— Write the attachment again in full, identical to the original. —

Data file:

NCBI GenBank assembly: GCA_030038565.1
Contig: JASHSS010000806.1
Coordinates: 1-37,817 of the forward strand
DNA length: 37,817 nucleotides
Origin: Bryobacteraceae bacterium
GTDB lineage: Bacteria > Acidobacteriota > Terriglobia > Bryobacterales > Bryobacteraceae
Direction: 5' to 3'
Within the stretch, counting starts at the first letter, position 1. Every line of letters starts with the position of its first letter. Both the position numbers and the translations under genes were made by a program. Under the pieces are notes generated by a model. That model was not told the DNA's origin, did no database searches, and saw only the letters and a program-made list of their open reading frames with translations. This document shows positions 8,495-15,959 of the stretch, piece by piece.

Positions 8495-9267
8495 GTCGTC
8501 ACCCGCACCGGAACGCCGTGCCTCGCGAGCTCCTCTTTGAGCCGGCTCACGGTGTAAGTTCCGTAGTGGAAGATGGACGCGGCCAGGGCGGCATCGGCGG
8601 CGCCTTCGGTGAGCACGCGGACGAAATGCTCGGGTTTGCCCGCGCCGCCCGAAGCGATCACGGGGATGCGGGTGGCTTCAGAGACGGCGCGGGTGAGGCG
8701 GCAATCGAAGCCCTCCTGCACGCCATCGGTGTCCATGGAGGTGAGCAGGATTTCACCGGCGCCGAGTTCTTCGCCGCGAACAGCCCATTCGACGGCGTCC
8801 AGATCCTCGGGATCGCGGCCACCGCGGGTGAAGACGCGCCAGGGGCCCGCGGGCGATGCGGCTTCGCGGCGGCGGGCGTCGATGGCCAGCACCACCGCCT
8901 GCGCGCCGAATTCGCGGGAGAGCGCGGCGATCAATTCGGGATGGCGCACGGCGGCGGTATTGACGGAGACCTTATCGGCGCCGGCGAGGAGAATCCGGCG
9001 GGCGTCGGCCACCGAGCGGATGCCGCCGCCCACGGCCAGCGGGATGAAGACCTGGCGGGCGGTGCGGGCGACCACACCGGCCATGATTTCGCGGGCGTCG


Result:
NCBI GenBank assembly: GCA_030038565.1
Contig: JASHSS010000806.1
Coordinates: 1-37,817 of the forward strand
DNA length: 37,817 nucleotides
Origin: Bryobacteraceae bacterium
GTDB lineage: Bacteria > Acidobacteriota > Terriglobia > Bryobacterales > Bryobacteraceae
Direction: 5' to 3'
Within the stretch, counting starts at the first letter, position 1. Every line of letters starts with the position of its first letter. Both the position numbers and the translations under genes were made by a program. Under the pieces are notes generated by a model. That model was not told the DNA's origin, did no database searches, and saw only the letters and a program-made list of their open reading frames with translations. This document shows positions 8,495-15,959 of the stretch, piece by piece.

Positions 8495-9267
8495 GTCGTC
8501 ACCCGCACCGGAACGCCGTGCCTCGCGAGCTCCTCTTTGAGCCGGCTCACGGTGTAAGTTCCGTAGTGGAAGATGGACGCGGCCAGGGCGGCATCGGCGG
8601 CGCCTTCGGTGAGCACGCGGACGAAATGCTCGGGTTTGCCCGCGCCGCCCGAAGCGATCACGGGGATGCGGGTGGCTTCAGAGACGGCGCGGGTGAGGCG
8701 GCAATCGAAGCCCTCCTGCACGCCATCGGTGTCCATGGAGGTGAGCAGGATTTCACCGGCGCCGAGTTCTTCGCCGCGAACAGCCCATTCGACGGCGTCC
8801 AGATCCTCGGGATCGCGGCCACCGCGGGTGAAGACGCGCCAGGGGCCCGCGGGCGATGCGGCTTCGCGGCGGCGGGCGTCGATGGCCAGCACCACCGCCT
8901 GCGCGCCGAATTCGCGGGAGAGCGCGGCGATCAATTCGGGATGGCGCACGGCGGCGGTATTGACGGAGACCTTATCGGCGCCGGCGAGGAGAATCCGGCG
9001 GGCGTCGGCCACCGAGCGGATGCCGCCGCCCACGGCCAGCGGGATGAAGACCTGGCGGGCGGTGCGGGCGACCACACCGGCCATGATTTCGCGGGCGTCG